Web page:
Emerald Acres standing the ATA, Trakehner Verband, sBs, RPSI, and ISR/OLD NA Approved Stallion, Tatendrang. Visit us at our Facebook Farm Page as well!

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                            • #15
                              I worked in the Broward Co. horse industry for two years and my horse and I both felt like we'd moved to hell. He got anhydrosis-- which afflicts about 20% of the horses in S. Florida due to the humid heat, and I fell over from heat exhaustion during our first week there trying to muck out in the afternoon. (Moving from Massachusetts to Florida in August is NOT a good idea). Hay was extremely expensive: I paid $10+/bale back in the early 80's for decent T&A, $20 for good alfalfa. Thanks to the combination of heat, humidity and sand, colic, thrush and skin problems were very common: don't forget to add bacteria to the fungus and bugs! The only grass that seemed to grow well was extremely coarse-- more like monkey grass than pasture (or lawn) and would not make up into good hay-- even if the weather permitted proper curing (which it didn't). I gather that Central and Northern Florida are a different story, with Ocala being a good place to raise horses because of its limestone, but I still think of them as cool weather -- or sometimes desert-- animals, with hot and humid being the worst possible conditions for them.

                              I think acottongim's description is right on. Some horses and people do well in Florida. I and mine weren't among them.
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                              • #16
                                I am a native Floridian who left South Florida for a number of reasons, not limited to the fact that my horse didn't sweat. There were literally NO decent boarding barns left as they had all gotten swallowed up by development. HOWEVER. If you have the money and can afford your own place with ample acreage, a nice airy shaded barn and shaded turn out, decent drainage and footing, I don't think Florida can be beat. Winter is paradise and summers are hell, but they beat Montana winters!
                                I would, however, advise to stay well north of Broward County.

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                                • #17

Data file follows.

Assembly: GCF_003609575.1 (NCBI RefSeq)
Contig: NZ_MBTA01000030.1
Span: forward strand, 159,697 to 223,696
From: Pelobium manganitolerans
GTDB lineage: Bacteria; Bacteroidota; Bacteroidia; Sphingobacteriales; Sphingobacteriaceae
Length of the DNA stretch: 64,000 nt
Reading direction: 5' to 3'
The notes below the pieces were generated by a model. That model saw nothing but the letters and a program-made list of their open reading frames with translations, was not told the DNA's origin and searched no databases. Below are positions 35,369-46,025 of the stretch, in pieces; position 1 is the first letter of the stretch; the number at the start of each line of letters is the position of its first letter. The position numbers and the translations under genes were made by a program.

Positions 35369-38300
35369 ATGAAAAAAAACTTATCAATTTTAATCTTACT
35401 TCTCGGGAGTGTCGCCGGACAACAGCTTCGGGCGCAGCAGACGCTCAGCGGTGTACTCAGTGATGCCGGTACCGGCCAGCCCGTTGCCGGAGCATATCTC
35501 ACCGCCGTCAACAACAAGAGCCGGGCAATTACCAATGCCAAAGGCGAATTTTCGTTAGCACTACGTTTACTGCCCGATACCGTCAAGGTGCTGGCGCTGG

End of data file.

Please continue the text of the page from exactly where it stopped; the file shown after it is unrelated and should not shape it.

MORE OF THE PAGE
Originally posted by CenterlineGirl2 View Post
                                  As far as hay, is it possible to just get semi's down from Canada like we do here? I can get a load of 800 bales from Canada at around $6 per bale. I know its a lot of gas to drive down to Florida so its hard to figure out how much that would cost extra to have it shipped so far down south.

                                  The fungus issue and bugs are something to really think about. I hate bugs and fungus is such a pain to deal with.
                                  The fungus and bugs ARE a big issue. And I love FL, but it is a definate harsh reality. Horses with breathing issues and horses with sweating problems and horses with what we call "the itch", just cannot live down here comfortably. In a barn of 11 horses I am caring for right now, three of 11 have "the itch". Body clipping and dex help but they never are 100% until they leave the state for the summer or it gets quite cool here and the gnats go away. Keeping white legs clipped down short and covered with desitin in heavy dew will help with the dew poisoning/scratches that tends to happen here with white legs and horses prone to it.

                                  I would think that grass would be unreliable on that coast. I feed the exact same amount to my thoroughbreds here as I do in MI, and they have access to more grass here than they do in MI. But that is just the way we do it, some people would rely more on the grass, but our pastures are never scalped. Most farms have wells for water on this coast, which come with their own set of problems (you don't want to be leaving the water on by accident), and you do pay for the electricity to run them.